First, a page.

With perennially pleasant climate, spectacular desert scenery, and unparalleled entertainment, Las Vegas, Nevada is a dream destination. Aside from the famous Las Vegas Strip and other popular attractions in the area, the city features numerous lesser-known places to visit. Nearby many Las Vegas vacation rentals are picturesque parks, fascinating museums, unusual shopping venues, and unlikely playgrounds. That said, are the top hidden gems in the city of Las Vegas.

1. Wetlands Park

Clark County Wetlands Park lies on the east side of the city of Las Vegas not far from the Las Vegas Strip. This lovely 210-acre nature reserve offers many miles of paved and unpaved trails among stands of cottonwood trees, trickling streams, and pristine ponds. Wildlife blinds allow visitors to observe herons, egrets, and many other species of birds as well as beavers and other mammals. Some of the trails are open for cycling, horseback riding, and dog walking. A nature center with a large exhibition hall has dioramas, display, and activities highlighting the park’s history, ecosystems, and wildlife.

2. Pinball Hall of Fame

The entertaining Pinball Hall of Fame, also known as the Pinball Museum, is on Tropicana Avenue within walking distance of the Las Vegas Strip. The site features over 200 classic pinball machines in a vast 10,000 square-foot warehouse. Most of the games are from the 1960s to the 1980s, which is considered the golden era of pinball, but the full inventory ranges from the 1950s to the 1990s. Admission to the museum is free, but you have to put 25 to 50 cents into the games to play.

3. Flamingo Wildlife Habitat

The Flamingo Wildlife Habitat is in a courtyard at the Flamingo Las Vegas hotel and casino on the Las Vegas Strip. However, it is free to all visitors regardless of whether you stay at the hotel or frequent the casino. This lush 15-acre garden features winding pathways through tropical foliage, ponds, islands, and waterfalls. The star attraction is a lovely flamboyant flock of Chilean flamingos. Other wildlife includes swans, ibises, pelicans, parrots, and hummingbirds. Colorful koi fish swim in the clear waters. The habitat is the perfect place for quiet contemplation in the midst of raucous Las Vegas.

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4. Dig This

Dig This is a five-acre adult heavy equipment playground near the Las Vegas Strip. You have a choice of using a Caterpillar Track-Type Bulldozer or a Caterpillar Hydraulic Excavator. The session starts with safety training and instructions on how to use all the buttons, levers, and other machine controls. Next you go through a series of digging, pushing, and dragging warm-up exercises and tests of skill. Finally, you are allowed hours of free time to dig trenches, build mounds, or generally rip and tear up the ground. When it’s all over, you receive a certificate of completion.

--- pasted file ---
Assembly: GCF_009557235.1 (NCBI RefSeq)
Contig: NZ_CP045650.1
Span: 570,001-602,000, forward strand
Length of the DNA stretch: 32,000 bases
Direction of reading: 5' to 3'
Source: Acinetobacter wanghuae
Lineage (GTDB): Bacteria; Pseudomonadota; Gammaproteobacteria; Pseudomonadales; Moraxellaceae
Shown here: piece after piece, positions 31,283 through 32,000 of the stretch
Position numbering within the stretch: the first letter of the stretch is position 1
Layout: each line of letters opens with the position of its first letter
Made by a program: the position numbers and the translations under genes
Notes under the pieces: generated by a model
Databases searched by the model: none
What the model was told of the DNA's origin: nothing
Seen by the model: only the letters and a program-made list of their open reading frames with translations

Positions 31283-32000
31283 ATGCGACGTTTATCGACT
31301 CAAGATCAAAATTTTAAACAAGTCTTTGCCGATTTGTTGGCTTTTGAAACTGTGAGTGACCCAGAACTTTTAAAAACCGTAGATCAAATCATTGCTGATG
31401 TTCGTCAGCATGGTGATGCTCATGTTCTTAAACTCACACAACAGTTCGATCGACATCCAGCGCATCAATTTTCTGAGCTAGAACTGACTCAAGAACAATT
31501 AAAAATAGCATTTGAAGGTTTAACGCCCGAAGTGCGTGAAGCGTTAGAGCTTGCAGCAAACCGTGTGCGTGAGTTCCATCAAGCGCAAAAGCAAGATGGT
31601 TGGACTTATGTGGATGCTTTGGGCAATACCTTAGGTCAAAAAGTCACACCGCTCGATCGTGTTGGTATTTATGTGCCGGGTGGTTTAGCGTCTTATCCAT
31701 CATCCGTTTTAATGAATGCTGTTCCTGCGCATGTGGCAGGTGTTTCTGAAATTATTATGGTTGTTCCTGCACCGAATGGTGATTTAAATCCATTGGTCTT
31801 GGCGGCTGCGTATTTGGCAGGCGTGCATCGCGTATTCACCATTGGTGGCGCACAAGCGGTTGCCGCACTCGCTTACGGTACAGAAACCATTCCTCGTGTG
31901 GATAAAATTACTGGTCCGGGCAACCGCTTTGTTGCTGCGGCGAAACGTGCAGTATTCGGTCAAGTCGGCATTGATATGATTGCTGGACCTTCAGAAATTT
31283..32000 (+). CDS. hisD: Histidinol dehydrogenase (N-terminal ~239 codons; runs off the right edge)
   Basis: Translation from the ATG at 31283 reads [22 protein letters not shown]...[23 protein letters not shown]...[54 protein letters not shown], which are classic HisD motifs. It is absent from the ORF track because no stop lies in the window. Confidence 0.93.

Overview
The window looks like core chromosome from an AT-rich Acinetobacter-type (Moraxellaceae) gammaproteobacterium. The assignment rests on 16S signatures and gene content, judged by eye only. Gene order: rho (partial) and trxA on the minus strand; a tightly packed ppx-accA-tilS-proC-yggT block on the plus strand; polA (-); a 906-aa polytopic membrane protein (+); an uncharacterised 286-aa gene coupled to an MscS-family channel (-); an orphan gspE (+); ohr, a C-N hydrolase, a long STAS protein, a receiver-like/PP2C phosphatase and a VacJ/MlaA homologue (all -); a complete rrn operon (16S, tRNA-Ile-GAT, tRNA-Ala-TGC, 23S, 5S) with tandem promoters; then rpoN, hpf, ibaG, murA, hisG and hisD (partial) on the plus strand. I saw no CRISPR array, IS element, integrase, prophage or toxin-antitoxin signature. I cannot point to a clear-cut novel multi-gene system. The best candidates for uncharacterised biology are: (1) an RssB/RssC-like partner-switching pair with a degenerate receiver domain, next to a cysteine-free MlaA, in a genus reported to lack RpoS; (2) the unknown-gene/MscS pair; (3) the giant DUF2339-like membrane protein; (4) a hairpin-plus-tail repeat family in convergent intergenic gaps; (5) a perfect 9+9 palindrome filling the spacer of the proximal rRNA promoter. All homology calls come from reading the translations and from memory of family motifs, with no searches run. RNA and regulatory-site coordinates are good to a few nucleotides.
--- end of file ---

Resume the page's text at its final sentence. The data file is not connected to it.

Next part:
5. Ethel M. Chocolate Factory and Botanical Cactus Gardens

The Ethel M. Chocolate Factory and Botanical Cactus Gardens is near vacation rentals at the southeastern edge of Las Vegas. Forrest E. Mars, the creator of the Mars chocolate line of Snickers, Twix, M&Ms, and other brands, founded the boutique Ethel M. series of chocolates after he retired. A self-guided tour takes you into the factory to watch the fascinating chocolate-making process. You receive free samples upon completion of the tour. Additionally, every hour the factory hosts a chocolate tasting class. Outside is a lovely four-acre cactus garden featuring more than 300 species of desert flora from the southwestern United States, South American, and Australia.

6. Neon Museum

The Neon Museum, also known as the Neon Boneyard, is on Las Vegas Boulevard north of the downtown area. The six-acre site features neon signs of historic and cultural significance from casinos and other establishments. The visitor’s center with its unique shell-shaped architecture introduces you to the collection. Guided daytime or nighttime tours lead you through the over 150 restored and unrestored signs in the Boneyard.

7. National Atomic Testing Museum

Located east of the Las Vegas Strip, the National Atomic Testing Museum highlights the history of atomic testing in Nevada, the U.S. nuclear program, and pop culture during the Cold War. Affiliated with the Smithsonian Institute, the museum features radiation testing equipment, memorabilia from Cold War pop culture, Native American artifacts from near the testing sites, and films of atomic tests. The Ground Zero Theater allows you to experience a simulated atomic bomb blast, and a special exhibit introduces visitors to mysterious Area 51.

8. Container Park

For a unique and unforgettable shopping experience, check out the Container Park in downtown Las Vegas. Aptly named, this shopping mall is constructed entirely out of shipping containers and multifunctional modular cubes. The entrance features a 55-foot praying mantis sculpture mounted on a dump truck. Inside is an eclectic selection of shops, restaurants, and entertainment facilities. In the center is a playground for children with a shipping container tree house sprouting three slides.

9. Red Rock Canyon

The Red Rock Canyon National Conservation Area lies on the western edge of Las Vegas. The multitudes of trails amidst spectacular scenery are ideal for hiking, cycling, and horseback riding. For the adventurous, there are numerous rock climbing routes over the bright red Aztec sandstone. Animals you may observe include bighorn sheep, wild burros, desert tortoises, rabbits, and ground squirrels. The visitor’s center has fascinating exhibits on the geology and wildlife of the area.

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